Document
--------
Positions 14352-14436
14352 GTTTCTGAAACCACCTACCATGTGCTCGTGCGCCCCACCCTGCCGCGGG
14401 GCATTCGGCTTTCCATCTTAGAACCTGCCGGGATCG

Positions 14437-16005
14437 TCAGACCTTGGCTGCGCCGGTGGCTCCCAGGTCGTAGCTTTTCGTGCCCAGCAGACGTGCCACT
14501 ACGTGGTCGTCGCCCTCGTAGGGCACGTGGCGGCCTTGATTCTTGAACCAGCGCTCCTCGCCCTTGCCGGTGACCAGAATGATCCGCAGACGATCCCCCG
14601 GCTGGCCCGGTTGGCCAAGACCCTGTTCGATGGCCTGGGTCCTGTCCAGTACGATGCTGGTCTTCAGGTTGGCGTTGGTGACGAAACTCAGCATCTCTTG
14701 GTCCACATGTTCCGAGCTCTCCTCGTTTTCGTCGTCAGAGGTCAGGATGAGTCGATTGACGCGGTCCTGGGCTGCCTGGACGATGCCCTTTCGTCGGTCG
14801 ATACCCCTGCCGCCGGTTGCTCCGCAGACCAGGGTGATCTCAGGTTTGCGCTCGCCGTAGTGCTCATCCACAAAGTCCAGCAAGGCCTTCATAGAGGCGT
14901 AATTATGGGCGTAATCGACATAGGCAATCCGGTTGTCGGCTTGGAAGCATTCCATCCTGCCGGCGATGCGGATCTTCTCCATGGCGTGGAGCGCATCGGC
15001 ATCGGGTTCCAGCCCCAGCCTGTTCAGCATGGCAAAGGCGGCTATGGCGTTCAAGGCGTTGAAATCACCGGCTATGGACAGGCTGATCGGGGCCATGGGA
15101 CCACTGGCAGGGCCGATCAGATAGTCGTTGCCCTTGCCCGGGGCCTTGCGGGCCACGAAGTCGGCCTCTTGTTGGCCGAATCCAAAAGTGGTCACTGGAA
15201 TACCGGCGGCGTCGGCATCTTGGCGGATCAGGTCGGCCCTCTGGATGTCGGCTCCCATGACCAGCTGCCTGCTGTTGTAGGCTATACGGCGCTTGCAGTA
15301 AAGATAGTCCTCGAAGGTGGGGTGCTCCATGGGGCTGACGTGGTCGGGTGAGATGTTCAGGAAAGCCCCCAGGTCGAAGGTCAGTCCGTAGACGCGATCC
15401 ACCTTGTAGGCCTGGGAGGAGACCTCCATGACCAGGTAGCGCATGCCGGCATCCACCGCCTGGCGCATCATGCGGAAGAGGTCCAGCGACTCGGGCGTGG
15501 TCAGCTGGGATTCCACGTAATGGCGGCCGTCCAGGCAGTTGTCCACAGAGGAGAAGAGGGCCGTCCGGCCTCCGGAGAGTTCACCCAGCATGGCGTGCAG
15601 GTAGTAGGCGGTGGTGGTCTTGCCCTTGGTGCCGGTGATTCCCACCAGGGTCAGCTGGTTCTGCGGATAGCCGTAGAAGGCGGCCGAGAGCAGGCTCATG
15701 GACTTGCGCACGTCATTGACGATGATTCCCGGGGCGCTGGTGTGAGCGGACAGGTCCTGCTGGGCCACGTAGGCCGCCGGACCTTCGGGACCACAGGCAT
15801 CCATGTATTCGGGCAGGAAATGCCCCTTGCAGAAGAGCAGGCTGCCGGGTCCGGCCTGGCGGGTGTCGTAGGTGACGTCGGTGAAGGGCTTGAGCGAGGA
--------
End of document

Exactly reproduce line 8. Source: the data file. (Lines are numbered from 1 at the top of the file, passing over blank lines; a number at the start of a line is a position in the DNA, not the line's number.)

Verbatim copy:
14701 GTCCACATGTTCCGAGCTCTCCTCGTTTTCGTCGTCAGAGGTCAGGATGAGTCGATTGACGCGGTCCTGGGCTGCCTGGACGATGCCCTTTCGTCGGTCG